I’m still on “Spring Break”, and we do not start online learning at my school until March 26th. I am glad that my school community has this time to process, as I am not ready to think about online learning yet. I don’t know what online learning looks like for my school yet. And I think that some students may crave the structure, but that others will need compassion, and space.
I do not want to assess my students. I am sure that they are feeling the stress of uncertainty just as I am, and I do not want to add to their stress. I want kids to feel connected to each other, especially if they need that. I would also like to mix up my students online learning, so they they are not just watching online videos and doing practice problems. I would love for their online learning to be creative, and not too monotonous.
I plan on using Desmos Activity Builders that connect students to each other, like Point Collector, and especially activities that contain Gallery Slides.A Desmos Gallery is a screen at the end of an activity where students get to create their own challenge for their classmates. And then their classmates pick each others challenges to solve. I feel that doing these galleries will not only allow students to be creative, but also feel connected to other students. I plan on encouraging them to reach out to the “creator” while working on a challenge, or providing feedback after.
I’ve created a Collection of Desmos Activity Builders that contain gallery slides here. I am sure there are more I am not aware of! Please let me know and I will add to this collection. I would love to know how it works out for your students, and the ways that you are incorporating galley slides, and all Desmos in general, in your online learning. Enjoy!
Last month, I started making short videos for my students after one of my precalculus students told me that she would LOVE it if I would make math help videos. I have made short videos for our test review, new topics we have gone over, and answered homework questions. I am still very new, and still learning. But my students have really appreciated it. They tell me that they like to hear me explain it again, instead of searching for and then watching other math videos when they need help (or missed a day of school).
Then, at our last faculty meeting, our head of school told us that if we were not comfortable getting in front of a screen for students, either recording ourselves or going online for instruction, then we needed to get comfortable, just in case. Immediately, my teacher bff texted me…
So, I made a video to teach her how to make instructional videos. Again, I am still very new! I know there are much better videos and methods out there. But the good news is that I have been able to make many videos, very easily, and in short time. What I do is not difficult, or complicated. And that is important to me as I do not have much time to spare (#TeacherTired). So, I thought other tired, overworked teachers may appreciate knowing how I make videos quickly and easily.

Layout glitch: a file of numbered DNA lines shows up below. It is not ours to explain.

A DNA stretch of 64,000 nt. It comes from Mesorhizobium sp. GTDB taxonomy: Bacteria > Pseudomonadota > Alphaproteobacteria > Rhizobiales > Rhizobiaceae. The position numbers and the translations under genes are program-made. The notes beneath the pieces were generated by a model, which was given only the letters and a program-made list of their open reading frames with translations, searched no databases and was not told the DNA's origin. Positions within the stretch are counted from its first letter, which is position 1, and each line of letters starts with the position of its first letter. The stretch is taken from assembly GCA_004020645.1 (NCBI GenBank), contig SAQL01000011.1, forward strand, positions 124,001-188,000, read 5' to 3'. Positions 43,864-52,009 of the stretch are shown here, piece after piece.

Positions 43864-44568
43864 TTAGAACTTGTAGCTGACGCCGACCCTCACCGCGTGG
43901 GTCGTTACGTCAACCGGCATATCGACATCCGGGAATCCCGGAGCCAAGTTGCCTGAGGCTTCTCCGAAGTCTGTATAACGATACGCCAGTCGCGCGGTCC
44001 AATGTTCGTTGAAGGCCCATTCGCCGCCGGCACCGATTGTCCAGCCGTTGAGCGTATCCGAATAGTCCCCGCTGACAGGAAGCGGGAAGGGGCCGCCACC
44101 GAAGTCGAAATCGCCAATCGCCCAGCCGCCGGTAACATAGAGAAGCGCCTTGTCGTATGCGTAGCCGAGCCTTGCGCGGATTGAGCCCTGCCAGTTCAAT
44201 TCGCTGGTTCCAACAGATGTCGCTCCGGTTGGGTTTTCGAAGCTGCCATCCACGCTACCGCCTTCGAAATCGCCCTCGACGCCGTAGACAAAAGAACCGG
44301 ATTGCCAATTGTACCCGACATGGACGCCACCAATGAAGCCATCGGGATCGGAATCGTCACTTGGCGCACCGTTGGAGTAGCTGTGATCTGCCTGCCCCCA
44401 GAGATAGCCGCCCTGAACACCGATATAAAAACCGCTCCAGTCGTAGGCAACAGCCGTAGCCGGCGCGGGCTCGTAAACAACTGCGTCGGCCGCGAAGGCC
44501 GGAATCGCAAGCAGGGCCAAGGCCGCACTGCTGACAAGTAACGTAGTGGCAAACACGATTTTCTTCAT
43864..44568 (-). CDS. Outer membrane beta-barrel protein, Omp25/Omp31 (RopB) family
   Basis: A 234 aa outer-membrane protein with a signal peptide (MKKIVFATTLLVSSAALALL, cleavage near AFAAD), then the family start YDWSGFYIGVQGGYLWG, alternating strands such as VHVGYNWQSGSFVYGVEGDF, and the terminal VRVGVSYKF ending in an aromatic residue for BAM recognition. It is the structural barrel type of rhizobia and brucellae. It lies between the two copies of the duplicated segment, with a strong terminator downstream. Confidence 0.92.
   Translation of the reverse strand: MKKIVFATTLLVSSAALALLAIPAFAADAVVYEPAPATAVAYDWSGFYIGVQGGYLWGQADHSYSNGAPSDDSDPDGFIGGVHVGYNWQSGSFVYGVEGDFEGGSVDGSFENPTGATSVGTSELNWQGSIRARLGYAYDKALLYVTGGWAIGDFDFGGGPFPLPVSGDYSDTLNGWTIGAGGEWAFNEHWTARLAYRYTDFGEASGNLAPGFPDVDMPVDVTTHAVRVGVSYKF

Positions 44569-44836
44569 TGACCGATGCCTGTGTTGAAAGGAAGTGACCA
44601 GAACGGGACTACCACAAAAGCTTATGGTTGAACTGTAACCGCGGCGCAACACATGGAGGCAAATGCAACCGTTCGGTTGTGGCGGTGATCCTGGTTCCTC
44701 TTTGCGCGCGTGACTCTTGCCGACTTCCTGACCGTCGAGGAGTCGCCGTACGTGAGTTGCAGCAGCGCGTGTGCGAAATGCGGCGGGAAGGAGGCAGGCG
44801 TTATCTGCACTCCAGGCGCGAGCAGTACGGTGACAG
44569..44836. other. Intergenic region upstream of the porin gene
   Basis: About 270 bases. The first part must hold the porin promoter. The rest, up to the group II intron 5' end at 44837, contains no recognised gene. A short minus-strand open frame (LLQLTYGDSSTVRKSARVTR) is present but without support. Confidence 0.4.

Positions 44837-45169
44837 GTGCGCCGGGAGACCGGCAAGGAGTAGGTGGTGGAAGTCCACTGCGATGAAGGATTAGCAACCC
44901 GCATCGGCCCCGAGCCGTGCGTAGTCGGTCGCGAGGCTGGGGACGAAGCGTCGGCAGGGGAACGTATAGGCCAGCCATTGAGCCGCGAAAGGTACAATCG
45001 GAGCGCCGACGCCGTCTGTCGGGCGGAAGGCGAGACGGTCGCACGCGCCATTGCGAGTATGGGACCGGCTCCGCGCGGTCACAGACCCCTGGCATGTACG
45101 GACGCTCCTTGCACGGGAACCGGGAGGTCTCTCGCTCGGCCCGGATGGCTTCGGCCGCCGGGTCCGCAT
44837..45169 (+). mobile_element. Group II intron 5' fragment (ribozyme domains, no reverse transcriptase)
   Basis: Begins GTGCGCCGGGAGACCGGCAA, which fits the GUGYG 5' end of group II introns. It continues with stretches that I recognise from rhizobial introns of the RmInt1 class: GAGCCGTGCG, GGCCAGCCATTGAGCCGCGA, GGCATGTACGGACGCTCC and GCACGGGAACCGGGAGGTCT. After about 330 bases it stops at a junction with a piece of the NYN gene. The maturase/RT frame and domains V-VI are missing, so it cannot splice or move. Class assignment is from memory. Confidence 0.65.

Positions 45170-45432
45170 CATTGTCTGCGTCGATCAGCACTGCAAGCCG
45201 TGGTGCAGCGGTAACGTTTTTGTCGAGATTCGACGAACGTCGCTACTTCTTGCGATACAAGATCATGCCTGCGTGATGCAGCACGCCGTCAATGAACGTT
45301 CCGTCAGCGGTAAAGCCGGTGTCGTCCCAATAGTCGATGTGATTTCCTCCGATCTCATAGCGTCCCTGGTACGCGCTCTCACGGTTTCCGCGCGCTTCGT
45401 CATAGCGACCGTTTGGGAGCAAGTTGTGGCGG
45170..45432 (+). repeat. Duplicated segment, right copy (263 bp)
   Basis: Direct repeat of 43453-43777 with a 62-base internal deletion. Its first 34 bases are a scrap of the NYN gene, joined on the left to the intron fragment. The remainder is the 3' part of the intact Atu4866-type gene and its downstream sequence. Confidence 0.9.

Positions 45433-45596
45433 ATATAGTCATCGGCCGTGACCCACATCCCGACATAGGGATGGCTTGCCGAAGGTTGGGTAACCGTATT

Mac:I use QuickTime to screen record on a Mac. QuickTime is already on all Macs so this is very easy to do right away! I only use this method when I want to screen share and record my voice. There is no writing. This would be great if you wanted to give a lecture using your Mac and a PowerPoint. (Example below).
iPad: I use my iPad and the app ExplainEdu for almost all videos that I make. I love this app because I can add pictures, videos, pdfs, included clipart, and even a browser to screen share. I can write, hi-light, use a laser pointer, and draw shapes that the app will recognize! The app is $13.99, but was worth it as there are no other hidden charges. The Explain Everything website has video tutorials that are probably much better than mine! 🙂
My school does not use Google Classroom, so I save the videos onto my iPad, because then I can upload them to Google Drive or YouTube. If you want to upload to YouTube you just need to create a free account.
My iPad Video Recording Method:
I do much of the work in advance of recording, to cut down on recording time.
I take screen shots of each example problem I want to explain to my students.
I put each problem on it’s own page.
I annotate by adding formulas we will need or things I want to hi-light.
When I am all finished, I record. This is where I work out the problems for my students.
I upload my videos to YouTube
I add the videos to playlists I have created.
Sometimes I will embed the videos into PowerSchool on the “Math Help” page.
I do Standards Based Grading and I don’t grade homework. All of my students grades are based on assessments. Recently I have been giving my students graded assignments. I try to design them so that they take the students through different types of problems and have a reflection. I let them work with each other, check their answers with Desmos, and come to see me for help if needed. I’ve only done two this year, but many of my students really liked them. They said that the stress was lower than on assessments because they could ask me questions. They also liked working with each other and being able to check their work. After the graded assignment, I usually give another assessment, and I have noticed a large improvement in grades, especially from students who usually score lower on assessments. Students tell me that the graded assignments really helped them learn and understand the topic better.